At the heart of Manila lies, Quiapo, the old downtown. Home of the Quiapo church. And the place where some of the most unusual trades can be found. Fortune telling is one of them.
I met Vivian Alcares sitting before a table filled with decks of cards, patiently waiting for customers under an unforgiving midday sun. Telling fortunes to strangers for decades, she says it’s been her way to make help people.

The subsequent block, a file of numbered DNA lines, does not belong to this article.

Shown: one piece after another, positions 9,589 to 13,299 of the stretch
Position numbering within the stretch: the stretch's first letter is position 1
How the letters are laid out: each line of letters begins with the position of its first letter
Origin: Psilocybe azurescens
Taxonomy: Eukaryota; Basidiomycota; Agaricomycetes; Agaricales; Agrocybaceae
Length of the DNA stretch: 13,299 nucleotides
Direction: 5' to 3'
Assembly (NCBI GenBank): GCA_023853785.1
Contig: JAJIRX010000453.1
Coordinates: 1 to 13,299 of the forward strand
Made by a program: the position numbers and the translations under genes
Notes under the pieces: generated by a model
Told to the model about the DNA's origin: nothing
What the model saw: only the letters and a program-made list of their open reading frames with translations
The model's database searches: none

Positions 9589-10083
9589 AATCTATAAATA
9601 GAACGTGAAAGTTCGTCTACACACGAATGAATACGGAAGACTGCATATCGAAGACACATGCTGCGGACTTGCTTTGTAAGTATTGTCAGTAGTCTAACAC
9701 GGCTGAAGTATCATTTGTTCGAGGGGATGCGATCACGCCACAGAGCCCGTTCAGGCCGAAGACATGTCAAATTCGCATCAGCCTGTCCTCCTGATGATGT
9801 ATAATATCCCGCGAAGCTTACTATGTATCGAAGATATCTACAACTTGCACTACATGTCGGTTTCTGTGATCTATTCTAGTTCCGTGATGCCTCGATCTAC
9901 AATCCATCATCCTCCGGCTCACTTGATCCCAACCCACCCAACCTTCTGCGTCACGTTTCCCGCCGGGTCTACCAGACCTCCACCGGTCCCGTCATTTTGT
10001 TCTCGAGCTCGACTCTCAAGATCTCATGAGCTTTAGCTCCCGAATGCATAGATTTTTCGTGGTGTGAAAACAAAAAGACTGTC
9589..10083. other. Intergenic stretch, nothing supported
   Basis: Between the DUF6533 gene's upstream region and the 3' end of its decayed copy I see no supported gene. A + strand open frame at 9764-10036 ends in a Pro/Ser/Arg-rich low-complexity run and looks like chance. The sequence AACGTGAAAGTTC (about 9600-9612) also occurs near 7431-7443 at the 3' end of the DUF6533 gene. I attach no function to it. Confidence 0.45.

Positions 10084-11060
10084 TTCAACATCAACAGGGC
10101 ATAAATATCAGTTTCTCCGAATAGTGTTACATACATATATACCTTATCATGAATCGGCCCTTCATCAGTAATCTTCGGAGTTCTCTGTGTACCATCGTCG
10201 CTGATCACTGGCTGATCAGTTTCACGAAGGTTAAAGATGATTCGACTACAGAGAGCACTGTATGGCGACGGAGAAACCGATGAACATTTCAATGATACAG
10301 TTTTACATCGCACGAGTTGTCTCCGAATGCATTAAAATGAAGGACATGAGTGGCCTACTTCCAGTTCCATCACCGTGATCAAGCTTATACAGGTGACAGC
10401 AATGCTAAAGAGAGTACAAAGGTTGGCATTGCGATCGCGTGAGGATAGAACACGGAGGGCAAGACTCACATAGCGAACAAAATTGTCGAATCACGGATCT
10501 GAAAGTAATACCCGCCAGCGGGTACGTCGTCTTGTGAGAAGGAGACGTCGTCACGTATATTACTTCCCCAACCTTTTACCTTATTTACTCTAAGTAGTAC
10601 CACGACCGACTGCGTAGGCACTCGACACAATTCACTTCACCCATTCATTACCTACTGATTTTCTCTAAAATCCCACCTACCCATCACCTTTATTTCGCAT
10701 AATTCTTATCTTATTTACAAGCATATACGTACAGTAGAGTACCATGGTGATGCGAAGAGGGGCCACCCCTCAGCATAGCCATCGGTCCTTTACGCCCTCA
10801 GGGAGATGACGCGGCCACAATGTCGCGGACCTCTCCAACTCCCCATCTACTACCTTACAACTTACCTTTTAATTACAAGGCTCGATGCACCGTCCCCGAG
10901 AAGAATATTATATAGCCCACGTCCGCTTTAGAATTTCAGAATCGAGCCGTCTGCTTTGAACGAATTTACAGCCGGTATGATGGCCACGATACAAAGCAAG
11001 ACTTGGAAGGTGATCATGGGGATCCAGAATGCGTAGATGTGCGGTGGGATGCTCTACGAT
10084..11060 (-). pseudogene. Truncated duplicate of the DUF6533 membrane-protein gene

“I’ve helped many people by interpreting the signs revealed by my cards,” she tells me.
And it’s not just about telling fortunes, she says. A day sitting at Plaza Miranda, rain or shine, business must go on — for it is by the number of customers that determines how much she would earn every single day. Her profit is what she spends for her family to survive.
But not all days are prosperous for the 63-year-old, she says. When there are no customers, there’s nothing to buy food, an irony among fortune tellers — for they themselves don’t know what tomorrow has in store for them.
(This piece is an assignment for my Multimedia Journalism class at the Asian Center for Journalism.)